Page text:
Sony’s updated WH-1000XM4 headphones launched: 6 things you need to know

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The over-ear headphone market is abuzz with brilliant contenders. From Bose, Bowers & Wilkins and Sennheiser, competition is stiff, but luckily Sony just announced an exceptionally capable followup in its WH-1000XM range in the form of the WH-1000XM4 cans. 

In typical Sony fashion, the WH-1000XM4 brings the brilliant audio we expect from the range, along with a few updated features to keep everyone happy. Although we’re still waiting to find out when the headphones will drop in the SA market, we’ve compiled 6 things you need to know about Sony’s new soundboomers. 

Same, same but different

 

 

At first glance, you’d be forgiven for struggling to notice any design differences between the M3s and the M4s. They really look so similar, it’d be hard to pick out one in a lineup. So don’t worry if you didn’t realise these are the newly announced pair. 

They maintain the same clean, minimalist look and overall shape, valuing supreme comfort over eye-catching decorations. But there are differences this time around. The M4s feature a new hanger structure for more snugness — this could also help with the even distribution of weight. If you overlook the new tech in these cans (which we’ll get to later on in this piece), it’s nice to know they’re even slightly lighter than their predecessors. 

 

No noise for you

 

Filtering out outside noise is the order of the day for just about any audio tech hitting the market right now. And honestly, it’s hard to beat Bose’s newest addition, as it improves on its already brilliant offer. But, lucky for us, Sony hasn’t stood still in this department, reducing highs and mids for what it calls its best-ever noise-cancelling performance.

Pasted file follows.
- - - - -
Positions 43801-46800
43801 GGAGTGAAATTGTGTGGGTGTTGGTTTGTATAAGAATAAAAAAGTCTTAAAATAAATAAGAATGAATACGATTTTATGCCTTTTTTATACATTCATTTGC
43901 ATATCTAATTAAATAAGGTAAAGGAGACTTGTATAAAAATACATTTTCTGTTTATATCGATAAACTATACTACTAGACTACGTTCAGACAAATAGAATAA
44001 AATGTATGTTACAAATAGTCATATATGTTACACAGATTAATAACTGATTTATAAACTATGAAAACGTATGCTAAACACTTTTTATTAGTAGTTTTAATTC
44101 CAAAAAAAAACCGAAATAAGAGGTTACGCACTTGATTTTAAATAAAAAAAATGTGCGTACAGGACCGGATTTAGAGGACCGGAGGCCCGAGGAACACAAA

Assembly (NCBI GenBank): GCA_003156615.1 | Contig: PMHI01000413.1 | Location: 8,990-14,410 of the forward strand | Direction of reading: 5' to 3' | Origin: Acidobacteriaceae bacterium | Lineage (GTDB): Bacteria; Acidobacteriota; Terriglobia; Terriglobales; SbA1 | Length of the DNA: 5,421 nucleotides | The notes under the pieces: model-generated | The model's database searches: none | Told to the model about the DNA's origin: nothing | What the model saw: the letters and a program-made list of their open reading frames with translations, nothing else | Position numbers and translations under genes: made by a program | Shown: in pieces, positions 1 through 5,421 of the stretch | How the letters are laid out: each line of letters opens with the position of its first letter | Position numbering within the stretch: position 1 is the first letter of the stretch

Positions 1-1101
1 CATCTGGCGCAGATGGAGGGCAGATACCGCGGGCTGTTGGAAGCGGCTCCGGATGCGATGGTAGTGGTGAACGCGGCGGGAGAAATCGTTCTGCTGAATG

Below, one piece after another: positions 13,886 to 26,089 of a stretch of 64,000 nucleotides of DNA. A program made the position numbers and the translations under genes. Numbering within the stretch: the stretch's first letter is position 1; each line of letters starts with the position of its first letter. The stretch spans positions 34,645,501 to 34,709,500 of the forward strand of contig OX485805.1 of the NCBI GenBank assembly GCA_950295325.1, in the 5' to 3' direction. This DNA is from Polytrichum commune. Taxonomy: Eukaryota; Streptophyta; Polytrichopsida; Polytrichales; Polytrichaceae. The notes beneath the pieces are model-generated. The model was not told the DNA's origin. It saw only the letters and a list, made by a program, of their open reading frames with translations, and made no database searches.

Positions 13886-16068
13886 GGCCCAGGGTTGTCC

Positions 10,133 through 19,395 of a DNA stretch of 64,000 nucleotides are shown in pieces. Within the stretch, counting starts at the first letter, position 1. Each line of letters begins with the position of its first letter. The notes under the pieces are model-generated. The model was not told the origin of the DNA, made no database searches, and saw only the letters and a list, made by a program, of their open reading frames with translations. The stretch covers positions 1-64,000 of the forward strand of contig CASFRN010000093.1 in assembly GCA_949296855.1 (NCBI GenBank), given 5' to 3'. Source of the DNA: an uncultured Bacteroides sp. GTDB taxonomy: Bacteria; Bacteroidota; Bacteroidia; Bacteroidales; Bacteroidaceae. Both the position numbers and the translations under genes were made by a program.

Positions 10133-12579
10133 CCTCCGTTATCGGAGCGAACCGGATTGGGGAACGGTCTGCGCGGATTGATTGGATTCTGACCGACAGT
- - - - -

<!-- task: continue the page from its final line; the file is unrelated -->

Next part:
In each earcup, you’ll find two microphones, which capture ambient noise and transfer the data to Sony’s HD Noise Cancelling Processor QN1. A new Bluetooth Audio SoC (System on Chip) then adjusts your music and noise at over 700 times per second. A new algorithm used for real-time processing should keep out all of those daily house-noises at your new home office. 

Sony also uses DSEE Extreme AI tech to more effectively upscale compressed audio files so they sound as good as they can. Obviously, we’ll need to test out the tech for ourselves. But knowing Sony, the NC will work beautifully. 

 

All the smarts to keep you productive

 

Our favourite new feature on the M4s is the ‘Speak-to-Chat’ function. When turned on, the sensitivity can be customised using Sony’s Headphones Connect app. But what this does is recognise your voice whenever you start talking, automatically stop the music and let in ambient sound so you can keep chatting without needing to manually pause or remove them from your head.

Stop talking and the music will resume after 30 seconds. Sony says voice pickup has also been enhanced with the M4s, so they’ll be able to more clearly hear what you’re saying on a hands-free call, or when you’re saying it for Speak-to-Chat.